, ,

(Bear with…  it is closely based on Eliot’s poem and so

goes on a bit!)


Thomas Stearns Eliot by Lady Ottoline Morrell (1934).jpg

(T S Eliot, 1934

Image by Lady Ottoline Morrell;

cropped by Octave.H)



Because I do hope to turn again…

because I do hope;

because I do hope to turn,

desiring my own gift and my own scope.

I do strive to strive towards such things.

( Why shouldn’t I mount up with eagles’ wings?

Why shouldn’t  I celebrate

my replenished power and the banishment of pain?)


Because I do hope to feel again

the glory of the positive hour;

because I do think;

because I am known and I shall know

the sole veritable eternal power.

Because I can drink

there, where trees flower and springs flow,

for there is something again.

Because I know that time is always time,

but place is never only place

and what is actual is actual for eternity

and not just for the here and now.

I rejoice that things will be as they will be

and I cherish the blessed face;

internalise the voice.

Because I hope to turn again-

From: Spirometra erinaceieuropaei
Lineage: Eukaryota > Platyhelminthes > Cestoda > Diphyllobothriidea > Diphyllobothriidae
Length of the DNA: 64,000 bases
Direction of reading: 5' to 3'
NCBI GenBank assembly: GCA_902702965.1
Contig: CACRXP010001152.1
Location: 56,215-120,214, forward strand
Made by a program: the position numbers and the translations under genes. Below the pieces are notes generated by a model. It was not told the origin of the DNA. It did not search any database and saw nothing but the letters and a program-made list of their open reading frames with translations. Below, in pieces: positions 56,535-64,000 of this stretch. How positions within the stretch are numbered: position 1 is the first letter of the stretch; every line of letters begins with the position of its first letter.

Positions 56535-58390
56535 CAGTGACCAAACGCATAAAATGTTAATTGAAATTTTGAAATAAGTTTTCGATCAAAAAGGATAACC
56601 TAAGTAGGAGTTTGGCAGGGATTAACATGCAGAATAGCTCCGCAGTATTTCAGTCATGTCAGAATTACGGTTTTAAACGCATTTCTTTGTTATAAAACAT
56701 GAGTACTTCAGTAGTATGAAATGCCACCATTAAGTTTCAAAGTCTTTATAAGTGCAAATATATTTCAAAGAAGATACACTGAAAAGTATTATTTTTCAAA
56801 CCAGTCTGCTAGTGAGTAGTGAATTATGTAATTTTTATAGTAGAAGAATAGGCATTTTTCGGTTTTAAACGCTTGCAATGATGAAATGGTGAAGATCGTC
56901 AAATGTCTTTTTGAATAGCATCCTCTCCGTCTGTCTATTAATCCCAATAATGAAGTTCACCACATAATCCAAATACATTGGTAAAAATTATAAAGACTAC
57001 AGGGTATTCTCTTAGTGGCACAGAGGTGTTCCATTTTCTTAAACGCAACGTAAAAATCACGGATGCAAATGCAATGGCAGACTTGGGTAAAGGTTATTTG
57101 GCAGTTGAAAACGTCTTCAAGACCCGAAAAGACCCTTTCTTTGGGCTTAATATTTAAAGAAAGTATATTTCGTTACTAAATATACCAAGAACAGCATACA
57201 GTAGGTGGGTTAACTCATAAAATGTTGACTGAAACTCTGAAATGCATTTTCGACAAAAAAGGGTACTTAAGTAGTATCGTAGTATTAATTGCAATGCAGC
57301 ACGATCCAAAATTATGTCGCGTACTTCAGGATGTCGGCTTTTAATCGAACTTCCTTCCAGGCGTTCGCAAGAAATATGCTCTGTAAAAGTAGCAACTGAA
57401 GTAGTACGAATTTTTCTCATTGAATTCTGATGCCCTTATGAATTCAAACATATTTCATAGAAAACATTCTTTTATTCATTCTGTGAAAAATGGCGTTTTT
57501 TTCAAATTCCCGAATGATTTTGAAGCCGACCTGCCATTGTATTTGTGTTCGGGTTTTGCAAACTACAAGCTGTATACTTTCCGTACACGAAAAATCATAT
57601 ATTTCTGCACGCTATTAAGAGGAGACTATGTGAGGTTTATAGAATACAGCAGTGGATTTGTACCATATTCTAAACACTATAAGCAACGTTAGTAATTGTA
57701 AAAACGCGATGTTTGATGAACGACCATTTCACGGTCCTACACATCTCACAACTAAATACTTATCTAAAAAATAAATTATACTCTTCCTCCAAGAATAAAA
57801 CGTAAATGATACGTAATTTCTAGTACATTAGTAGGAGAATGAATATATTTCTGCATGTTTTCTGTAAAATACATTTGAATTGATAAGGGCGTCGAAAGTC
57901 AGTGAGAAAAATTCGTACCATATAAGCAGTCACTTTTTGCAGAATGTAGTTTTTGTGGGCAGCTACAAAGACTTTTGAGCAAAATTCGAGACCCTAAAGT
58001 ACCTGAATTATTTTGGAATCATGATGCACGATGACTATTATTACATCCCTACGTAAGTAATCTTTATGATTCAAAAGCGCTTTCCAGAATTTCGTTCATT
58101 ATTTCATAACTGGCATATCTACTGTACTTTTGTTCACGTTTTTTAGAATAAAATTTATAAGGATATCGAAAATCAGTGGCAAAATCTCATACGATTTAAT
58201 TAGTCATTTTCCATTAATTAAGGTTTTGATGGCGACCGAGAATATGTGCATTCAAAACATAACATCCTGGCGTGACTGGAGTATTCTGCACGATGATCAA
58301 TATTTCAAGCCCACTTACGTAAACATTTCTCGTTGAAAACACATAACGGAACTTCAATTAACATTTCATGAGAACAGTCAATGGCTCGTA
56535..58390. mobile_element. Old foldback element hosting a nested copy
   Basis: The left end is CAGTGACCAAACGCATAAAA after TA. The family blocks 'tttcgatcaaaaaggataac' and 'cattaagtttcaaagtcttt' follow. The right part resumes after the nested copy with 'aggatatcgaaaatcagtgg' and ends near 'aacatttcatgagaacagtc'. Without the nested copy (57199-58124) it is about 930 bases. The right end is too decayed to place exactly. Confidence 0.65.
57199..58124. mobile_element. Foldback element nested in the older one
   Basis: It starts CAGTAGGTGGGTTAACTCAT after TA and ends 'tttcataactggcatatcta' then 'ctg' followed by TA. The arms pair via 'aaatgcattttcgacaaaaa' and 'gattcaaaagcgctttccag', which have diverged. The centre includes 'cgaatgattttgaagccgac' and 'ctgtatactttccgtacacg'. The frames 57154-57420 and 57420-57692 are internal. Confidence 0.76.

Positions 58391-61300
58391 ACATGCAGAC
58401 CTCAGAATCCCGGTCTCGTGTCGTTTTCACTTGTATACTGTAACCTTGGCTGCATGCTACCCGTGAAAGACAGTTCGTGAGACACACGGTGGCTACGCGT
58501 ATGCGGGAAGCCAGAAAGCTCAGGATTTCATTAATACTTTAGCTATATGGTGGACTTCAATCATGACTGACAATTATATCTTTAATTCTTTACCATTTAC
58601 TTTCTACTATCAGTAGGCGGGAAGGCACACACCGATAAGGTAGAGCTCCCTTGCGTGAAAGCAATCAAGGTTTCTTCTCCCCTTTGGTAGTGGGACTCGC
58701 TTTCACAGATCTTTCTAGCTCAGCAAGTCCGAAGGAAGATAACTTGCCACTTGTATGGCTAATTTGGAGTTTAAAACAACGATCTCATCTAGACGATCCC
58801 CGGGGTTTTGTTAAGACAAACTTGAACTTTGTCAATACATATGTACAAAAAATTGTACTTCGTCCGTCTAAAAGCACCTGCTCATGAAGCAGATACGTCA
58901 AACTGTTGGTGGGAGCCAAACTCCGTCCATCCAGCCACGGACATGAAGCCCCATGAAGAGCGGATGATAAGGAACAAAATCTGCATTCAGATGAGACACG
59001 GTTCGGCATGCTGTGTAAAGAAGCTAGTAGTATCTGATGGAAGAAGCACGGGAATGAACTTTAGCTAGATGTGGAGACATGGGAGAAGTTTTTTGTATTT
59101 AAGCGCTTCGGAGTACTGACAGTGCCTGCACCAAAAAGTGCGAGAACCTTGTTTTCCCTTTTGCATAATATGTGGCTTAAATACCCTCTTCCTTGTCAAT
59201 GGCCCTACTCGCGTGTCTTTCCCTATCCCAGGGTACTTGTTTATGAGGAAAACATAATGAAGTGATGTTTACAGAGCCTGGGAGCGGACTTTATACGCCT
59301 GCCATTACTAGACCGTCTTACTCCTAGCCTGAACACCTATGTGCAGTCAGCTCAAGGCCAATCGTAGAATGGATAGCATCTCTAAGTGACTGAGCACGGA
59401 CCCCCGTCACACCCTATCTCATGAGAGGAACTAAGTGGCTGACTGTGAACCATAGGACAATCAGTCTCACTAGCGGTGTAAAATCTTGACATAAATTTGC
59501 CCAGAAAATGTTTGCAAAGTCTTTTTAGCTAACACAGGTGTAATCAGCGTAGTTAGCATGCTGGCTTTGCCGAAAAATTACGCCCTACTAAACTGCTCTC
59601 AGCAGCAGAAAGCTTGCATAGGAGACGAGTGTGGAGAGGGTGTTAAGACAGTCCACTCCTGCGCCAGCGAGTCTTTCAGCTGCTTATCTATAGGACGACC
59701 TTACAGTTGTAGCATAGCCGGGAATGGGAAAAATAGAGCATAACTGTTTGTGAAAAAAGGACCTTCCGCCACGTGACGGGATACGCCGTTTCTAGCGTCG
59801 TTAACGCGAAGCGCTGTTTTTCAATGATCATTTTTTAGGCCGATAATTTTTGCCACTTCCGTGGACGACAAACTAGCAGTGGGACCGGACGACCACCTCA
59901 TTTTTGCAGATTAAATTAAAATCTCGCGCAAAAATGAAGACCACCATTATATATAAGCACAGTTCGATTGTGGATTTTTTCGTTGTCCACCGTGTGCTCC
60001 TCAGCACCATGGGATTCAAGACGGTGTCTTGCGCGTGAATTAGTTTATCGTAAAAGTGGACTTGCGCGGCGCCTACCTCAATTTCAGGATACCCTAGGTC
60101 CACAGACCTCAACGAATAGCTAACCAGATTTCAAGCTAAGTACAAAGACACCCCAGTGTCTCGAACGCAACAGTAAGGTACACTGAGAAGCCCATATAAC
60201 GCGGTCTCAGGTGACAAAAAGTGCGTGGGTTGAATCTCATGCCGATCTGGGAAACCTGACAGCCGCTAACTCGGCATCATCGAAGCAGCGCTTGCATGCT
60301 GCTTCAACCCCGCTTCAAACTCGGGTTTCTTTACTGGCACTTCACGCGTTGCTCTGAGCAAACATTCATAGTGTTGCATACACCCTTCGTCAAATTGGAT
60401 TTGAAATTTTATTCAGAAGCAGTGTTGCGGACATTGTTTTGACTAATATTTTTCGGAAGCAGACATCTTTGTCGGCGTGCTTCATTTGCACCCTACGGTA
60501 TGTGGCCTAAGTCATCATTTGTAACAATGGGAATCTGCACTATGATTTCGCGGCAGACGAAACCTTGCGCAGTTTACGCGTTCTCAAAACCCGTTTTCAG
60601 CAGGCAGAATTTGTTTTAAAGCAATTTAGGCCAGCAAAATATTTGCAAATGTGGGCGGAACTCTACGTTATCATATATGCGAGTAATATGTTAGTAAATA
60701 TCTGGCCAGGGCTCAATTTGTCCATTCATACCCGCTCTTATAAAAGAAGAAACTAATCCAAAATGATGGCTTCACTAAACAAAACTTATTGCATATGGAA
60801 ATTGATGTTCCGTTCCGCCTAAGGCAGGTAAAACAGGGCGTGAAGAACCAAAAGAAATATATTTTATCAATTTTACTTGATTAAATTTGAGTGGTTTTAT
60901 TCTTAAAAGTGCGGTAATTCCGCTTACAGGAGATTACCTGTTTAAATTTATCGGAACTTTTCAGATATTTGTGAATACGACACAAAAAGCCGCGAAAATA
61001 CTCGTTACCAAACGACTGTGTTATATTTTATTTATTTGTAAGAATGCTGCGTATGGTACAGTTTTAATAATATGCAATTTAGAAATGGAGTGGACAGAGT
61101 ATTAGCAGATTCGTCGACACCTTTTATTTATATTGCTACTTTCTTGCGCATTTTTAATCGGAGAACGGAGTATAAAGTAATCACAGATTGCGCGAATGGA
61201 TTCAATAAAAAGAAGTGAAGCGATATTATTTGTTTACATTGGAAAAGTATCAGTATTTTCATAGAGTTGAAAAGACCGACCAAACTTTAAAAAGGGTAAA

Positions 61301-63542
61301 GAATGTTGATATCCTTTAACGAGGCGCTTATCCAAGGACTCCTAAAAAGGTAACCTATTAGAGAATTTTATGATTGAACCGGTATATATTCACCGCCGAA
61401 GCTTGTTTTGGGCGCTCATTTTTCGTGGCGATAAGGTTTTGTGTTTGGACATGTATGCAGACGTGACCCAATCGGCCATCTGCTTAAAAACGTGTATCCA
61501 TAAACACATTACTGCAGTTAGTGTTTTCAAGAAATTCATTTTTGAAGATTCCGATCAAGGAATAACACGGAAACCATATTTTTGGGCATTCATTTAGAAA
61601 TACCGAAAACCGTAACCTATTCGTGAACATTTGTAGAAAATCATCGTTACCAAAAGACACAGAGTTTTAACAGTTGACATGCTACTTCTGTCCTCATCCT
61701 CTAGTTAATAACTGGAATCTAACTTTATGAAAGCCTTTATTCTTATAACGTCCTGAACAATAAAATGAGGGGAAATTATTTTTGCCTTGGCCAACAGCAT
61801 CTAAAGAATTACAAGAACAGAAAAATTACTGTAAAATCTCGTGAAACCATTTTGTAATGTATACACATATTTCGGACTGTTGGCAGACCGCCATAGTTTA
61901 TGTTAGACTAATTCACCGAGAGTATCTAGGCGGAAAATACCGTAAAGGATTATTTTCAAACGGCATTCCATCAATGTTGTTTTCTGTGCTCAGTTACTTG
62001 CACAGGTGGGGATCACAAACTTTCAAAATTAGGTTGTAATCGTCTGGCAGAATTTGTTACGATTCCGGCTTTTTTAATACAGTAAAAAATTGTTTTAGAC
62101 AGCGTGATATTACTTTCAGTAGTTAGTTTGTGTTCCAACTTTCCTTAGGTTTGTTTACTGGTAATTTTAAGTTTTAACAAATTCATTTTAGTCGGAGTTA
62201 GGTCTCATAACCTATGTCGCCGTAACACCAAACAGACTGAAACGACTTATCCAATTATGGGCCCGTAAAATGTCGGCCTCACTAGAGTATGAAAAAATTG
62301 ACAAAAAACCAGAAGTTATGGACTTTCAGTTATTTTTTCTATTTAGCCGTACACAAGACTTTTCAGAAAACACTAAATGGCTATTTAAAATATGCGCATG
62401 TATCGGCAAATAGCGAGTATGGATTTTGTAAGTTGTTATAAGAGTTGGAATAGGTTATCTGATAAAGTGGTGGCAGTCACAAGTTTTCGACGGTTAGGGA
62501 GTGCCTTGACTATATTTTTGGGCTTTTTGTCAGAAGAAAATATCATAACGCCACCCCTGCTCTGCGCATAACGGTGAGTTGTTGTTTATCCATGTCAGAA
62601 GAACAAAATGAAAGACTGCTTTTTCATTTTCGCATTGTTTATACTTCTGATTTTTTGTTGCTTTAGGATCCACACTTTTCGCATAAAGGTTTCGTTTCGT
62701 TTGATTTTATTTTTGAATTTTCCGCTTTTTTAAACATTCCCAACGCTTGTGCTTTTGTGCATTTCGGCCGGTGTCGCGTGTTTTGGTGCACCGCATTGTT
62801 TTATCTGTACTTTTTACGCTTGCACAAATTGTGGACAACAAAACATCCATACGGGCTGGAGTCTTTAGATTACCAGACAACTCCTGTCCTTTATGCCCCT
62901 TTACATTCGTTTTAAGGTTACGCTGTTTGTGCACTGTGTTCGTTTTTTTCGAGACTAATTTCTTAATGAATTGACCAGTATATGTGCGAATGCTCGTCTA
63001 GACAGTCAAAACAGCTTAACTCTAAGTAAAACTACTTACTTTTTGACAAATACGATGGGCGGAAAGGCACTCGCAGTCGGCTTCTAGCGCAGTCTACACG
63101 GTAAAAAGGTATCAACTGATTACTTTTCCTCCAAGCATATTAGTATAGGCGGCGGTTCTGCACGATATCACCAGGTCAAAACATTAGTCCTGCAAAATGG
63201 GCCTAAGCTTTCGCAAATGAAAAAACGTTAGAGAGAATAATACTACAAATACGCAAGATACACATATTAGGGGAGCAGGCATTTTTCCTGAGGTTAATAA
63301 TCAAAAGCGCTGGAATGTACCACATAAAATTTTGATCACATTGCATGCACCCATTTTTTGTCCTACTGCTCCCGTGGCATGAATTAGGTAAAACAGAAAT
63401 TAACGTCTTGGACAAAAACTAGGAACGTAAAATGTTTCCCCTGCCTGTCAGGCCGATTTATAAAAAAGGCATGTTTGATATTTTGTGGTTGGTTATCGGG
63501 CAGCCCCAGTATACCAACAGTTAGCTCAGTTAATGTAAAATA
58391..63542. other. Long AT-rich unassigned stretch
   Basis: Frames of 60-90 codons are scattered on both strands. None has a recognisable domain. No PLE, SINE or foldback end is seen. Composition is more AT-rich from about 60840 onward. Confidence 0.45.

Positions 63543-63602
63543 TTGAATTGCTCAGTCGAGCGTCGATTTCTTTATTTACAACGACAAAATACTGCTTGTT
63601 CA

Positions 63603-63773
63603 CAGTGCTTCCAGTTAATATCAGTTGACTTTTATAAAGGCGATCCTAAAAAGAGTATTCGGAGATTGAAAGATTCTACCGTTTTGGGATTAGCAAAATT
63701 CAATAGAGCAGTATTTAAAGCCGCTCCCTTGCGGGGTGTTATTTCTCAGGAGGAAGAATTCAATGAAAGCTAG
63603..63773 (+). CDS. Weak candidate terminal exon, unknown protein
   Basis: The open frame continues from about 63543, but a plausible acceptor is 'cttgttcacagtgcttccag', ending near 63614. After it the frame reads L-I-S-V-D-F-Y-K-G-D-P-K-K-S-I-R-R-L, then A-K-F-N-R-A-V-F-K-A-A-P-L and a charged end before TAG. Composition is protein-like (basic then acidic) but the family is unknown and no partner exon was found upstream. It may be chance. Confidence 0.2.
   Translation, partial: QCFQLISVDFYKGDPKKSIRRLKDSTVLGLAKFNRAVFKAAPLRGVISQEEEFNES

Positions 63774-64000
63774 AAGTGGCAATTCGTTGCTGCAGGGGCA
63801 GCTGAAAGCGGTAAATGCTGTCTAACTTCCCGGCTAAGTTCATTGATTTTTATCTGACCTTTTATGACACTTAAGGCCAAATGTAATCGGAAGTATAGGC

consequently I rejoice, not having to construct something

upon which to rejoice.  I have been given choice.


I pray to God to have mercy on me

and know that He will forget

those matters that with myself I too much discuss-

too much justify and explain…

because I do hope to turn again,

let these words answer

for what was done and for those things

from which I should have refrained.

Judgement need not lie heavy upon us.


Because these wings still have a capacity to fly

and will buoy me up in the air-

the air which is fresh and pure, though dry,

expansive and inspirational.

Teach me to care and not to care.

Teach me to sit still,

confident that an advocate prays for me

now and will do at the hour of death.



After the leopards fed to satiety on my heart,

my innards and the contents of my mind,

my skeletal remains shone with brightness;

your oblivion transformed what had been rejected

into something substantial and resurrected.

Now my bones live; I do not prophesy to the wind,

but am transported to a garden where torment has vanished

and I am glad to have my bones scattered under a tree

in the cool of the day, where neither unity nor division matter

and I am to have my inheritance and will not be banished.



I no longer fear the devil on the stair-

the one whose face shows hope and dark despair.

I have climbed beyond the second stair

and caught the scent of hawthorn there.

I heard the antique flute’s distracting notes

but found the shibboleth I needed in my throat.

Lord, You made me worthy.



The final stanzas tomorrow.  This is a long haul poem

and I am trying to follow, but counter Eliot!